Can Babies Be Born Addicted To Tramadol?
Yes. Tramadol can cross over into the placenta, exposing a developing fetus to traces of the drug. How much of the drug the fetus is exposed to can vary depending on how much is taken by the mother.
Each year, thousands of babies in the United States are born addicted to opioids, resulting in a condition known as neonatal abstinence syndrome. Neonatal abstinence syndrome (NAS) refers to withdrawal symptoms experienced by newborns exposed to drugs during pregnancy. These symptoms typically appear within a week of being born.
The severity of withdrawal symptoms in infants can vary. Some symptoms, such as excessive crying and irritability may even seem normal and be initially overlooked. Symptoms that persist, however, can indicate a more serious problem, especially when accompanied by other concerning symptoms.
Symptoms of neonatal abstinence syndrome (withdrawal) can include:
- high-pitched crying
- excessive sweating
- shaking and tremors
- poor feeding or sucking
Symptoms of NAS are temporary, but may require close monitoring and medical treatment depending on their severity.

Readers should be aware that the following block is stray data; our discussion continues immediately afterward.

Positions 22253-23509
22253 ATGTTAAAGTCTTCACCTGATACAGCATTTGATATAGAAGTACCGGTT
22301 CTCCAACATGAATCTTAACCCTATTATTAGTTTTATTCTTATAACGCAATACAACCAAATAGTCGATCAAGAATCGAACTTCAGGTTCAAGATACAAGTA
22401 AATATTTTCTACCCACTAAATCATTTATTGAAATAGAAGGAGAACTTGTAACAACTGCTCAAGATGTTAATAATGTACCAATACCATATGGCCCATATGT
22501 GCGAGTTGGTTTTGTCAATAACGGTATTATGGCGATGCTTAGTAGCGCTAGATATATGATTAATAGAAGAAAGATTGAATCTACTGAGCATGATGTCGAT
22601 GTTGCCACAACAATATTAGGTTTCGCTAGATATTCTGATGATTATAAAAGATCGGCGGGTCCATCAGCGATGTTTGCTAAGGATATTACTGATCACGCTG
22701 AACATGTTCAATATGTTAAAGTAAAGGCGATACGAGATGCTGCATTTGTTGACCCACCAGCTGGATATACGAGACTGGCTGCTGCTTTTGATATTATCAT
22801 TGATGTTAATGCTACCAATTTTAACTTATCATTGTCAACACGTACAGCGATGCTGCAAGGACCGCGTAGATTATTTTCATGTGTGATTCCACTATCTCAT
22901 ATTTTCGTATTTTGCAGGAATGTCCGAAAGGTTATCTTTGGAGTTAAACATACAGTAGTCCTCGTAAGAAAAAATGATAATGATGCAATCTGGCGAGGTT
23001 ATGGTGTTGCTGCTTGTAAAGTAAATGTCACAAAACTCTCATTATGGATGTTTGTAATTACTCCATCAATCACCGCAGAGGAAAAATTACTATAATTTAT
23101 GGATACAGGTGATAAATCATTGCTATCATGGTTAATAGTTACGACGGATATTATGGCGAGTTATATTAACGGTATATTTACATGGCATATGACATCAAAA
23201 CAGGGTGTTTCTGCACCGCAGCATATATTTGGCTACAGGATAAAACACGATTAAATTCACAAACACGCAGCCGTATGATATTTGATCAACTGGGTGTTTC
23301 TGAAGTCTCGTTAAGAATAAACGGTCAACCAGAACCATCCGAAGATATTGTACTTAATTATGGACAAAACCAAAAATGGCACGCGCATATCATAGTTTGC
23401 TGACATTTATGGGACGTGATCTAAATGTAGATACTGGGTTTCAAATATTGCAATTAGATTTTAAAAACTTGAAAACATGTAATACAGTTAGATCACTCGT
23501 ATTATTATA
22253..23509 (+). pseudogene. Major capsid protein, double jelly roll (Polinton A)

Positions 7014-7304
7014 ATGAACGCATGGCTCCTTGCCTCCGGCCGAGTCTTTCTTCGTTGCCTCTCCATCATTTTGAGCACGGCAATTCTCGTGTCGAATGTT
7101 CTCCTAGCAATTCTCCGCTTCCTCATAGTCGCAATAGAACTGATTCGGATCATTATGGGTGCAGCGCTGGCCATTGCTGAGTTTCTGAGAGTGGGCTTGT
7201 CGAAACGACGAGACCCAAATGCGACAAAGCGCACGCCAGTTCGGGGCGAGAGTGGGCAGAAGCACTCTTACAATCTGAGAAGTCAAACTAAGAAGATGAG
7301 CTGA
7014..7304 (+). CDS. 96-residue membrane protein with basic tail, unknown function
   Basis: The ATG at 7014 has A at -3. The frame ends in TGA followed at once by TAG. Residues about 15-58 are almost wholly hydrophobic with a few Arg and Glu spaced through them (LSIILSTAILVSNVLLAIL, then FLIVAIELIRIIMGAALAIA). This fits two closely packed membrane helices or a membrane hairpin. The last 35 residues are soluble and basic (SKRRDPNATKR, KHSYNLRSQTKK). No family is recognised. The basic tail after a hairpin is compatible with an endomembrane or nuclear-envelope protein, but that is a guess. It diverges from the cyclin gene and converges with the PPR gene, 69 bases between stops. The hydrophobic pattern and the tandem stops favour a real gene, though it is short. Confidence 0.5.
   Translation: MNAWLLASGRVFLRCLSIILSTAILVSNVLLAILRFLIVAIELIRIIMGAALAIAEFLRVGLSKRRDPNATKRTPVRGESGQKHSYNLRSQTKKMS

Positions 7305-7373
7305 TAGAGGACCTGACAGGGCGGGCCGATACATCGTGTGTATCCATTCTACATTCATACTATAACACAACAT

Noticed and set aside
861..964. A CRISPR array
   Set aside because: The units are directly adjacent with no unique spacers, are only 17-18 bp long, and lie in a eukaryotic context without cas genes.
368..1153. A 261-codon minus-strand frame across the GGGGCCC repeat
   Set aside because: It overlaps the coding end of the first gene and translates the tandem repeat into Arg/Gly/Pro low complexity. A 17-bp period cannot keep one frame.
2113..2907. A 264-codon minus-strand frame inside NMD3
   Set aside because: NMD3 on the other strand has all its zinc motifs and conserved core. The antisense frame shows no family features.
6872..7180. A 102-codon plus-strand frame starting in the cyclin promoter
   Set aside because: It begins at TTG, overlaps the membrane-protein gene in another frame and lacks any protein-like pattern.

Effects Of Tramadol Abuse On People Who Are Pregnant
Tramadol abuse is not just dangerous for a developing baby, but for maternal health as well. Pregnancy can be a challenging time, fraught with bodily pains, aches, hormonal changes, and rapid mood swings. Having a drug or alcohol problem can make these symptoms even worse.
Over time, tramadol abuse can have physical, mental, and psychological effects that can add to the challenges of pregnancy. Opioid abuse can create significant stress in a person’s life, putting them at higher risk for spontaneous abortion (miscarriage) at any point during pregnancy, and stillbirth.
People who abuse tramadol often suffer from conditions such as malnourishment, which can endanger maternal health and fetal development. Taking care of one’s physical and mental health during pregnancy is essential to delivering a healthy baby and preparing to take care of a new child.
Additional effects of opioid abuse on a pregnant mother can include:
- excessive sedation
- difficulty sleeping
- aching muscles
Having higher stress levels, which is common during pregnancy, can also make a person more vulnerable to abusing drugs more frequently or in higher doses. This can put a person at higher risk for overdose, risking serious and potentially-fatal consequences.